Why Organic Foods For Our Kids?
by Kasia Hopewell, ND
Our children have to endure the highest body burden of pesticides in the US population, mainly because they eat more food per body weight and tend to eat those foods that are highest in pesticide contamination. The amount of pesticides consumed by our children is typically not enough to cause immediate harm, but research is showing that it may be enough to cause disruption in the development of their body and brain at critical times of growth. Research in animals has shown that in the developing bodies of young animals even ultra-low doses of pesticides (those amounts regularly experienced by people consuming commercially grown foods) can cause disruptions in organ development and hormone function that often only appear later in life.
All this potential for harm to our children’s developing bodies and minds is a relatively modern issue and is growing as more and more of the food delivered to our supermarkets is contaminated with an increasing number of pesticides. This could explain why the sale of organic foods has continued to increase, as more and more research showing harm from even low doses of pesticides is published. One study published in the Journal of Environmental Health Perspectives showed that when switched to a mostly organic diet, the pesticide load in children dropped to undetectable levels, but rebounded to prior, measurable levels when the diet was switched back to a non-organic diet. Other research indicates that organic diets may result in higher intelligence scores, better physical performance, better sleep patterns (yes! better sleep), stronger immune systems, and slimmer bodies.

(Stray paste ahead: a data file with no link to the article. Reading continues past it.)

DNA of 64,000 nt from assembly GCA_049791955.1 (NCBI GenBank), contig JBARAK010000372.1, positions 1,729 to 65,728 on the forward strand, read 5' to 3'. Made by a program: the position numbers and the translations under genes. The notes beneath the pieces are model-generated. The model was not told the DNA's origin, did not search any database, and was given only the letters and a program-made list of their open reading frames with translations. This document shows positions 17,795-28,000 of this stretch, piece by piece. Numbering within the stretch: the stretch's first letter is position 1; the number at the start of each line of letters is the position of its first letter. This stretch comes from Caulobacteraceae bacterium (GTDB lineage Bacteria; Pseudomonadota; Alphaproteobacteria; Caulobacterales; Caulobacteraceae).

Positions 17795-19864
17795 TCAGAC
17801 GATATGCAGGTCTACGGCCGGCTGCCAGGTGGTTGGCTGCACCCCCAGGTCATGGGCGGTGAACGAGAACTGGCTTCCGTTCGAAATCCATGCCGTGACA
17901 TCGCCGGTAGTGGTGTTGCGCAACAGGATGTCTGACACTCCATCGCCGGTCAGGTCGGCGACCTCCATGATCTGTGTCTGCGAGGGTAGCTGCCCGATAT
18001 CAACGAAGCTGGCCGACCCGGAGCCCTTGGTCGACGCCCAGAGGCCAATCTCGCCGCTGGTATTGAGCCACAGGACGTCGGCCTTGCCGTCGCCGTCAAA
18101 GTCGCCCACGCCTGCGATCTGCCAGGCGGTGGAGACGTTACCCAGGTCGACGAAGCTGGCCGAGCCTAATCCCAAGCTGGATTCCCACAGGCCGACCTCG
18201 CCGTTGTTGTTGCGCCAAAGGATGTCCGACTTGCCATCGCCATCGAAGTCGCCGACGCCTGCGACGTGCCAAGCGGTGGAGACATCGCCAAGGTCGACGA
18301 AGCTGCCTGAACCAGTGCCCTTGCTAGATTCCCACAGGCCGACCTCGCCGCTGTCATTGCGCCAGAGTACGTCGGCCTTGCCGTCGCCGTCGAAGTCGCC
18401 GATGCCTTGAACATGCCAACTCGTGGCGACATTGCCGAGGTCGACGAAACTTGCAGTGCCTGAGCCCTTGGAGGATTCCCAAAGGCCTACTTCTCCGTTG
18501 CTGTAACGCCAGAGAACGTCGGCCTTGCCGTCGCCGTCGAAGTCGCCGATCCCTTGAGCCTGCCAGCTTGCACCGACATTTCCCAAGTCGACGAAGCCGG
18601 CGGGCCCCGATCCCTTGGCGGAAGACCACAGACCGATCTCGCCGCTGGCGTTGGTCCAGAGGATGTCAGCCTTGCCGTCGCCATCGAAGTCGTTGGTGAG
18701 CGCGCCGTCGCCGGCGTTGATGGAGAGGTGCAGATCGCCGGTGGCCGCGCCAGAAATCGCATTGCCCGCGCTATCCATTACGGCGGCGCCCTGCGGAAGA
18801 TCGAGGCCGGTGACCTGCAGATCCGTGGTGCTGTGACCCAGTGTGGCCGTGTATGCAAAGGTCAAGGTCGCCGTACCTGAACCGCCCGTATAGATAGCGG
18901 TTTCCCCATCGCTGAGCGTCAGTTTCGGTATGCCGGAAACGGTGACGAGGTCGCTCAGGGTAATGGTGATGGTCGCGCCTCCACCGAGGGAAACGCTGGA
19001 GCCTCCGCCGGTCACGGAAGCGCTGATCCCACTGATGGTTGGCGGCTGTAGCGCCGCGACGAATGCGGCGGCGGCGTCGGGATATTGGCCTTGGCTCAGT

Not only are organic foods significantly lower in pesticide residues, they also deliver better nutrition to your kids. Many studies are showing that organic foods contain more nutritional quality per calorie, thereby increasing the level of vitamins, mineral and antioxidants in every bite of food your child eats (a plus for children who are picky eaters!).
Eating an all-organic diet is not really practical, not to mention cost prohibitive for budget shoppers. However, this is slowly changing as the demand for cleaner food rises. Even large supermarkets are starting to carry more organic foods. If cost is the biggest issue keeping you from purchasing organic foods, try some of these cost saving tips:
• Buy locally and in season – check out your Farmer’s Market (look for organic farmers) or grow them yourself;
• Buy the store’s label which tend to be cheaper – even major supermarkets are starting to carry some organic foods with their label (i.e. Safeway);
• Animal foods (meat, poultry, eggs, dairy) and fats and oils are probably better to buy organic as they contain fats that may contain some of the worst forms of pesticides. In addition, organic animal products are produced without antibiotics or growth hormones which pose greater potential for body development disruption;
• Prioritize your produce and eat a variety. Use the lists produced by the Environmental Working Group to prioritize the food most important to buy organic and those that are low in pesticide residues and less important to buy organic. To find this list, go to http://www.foodnews.org.
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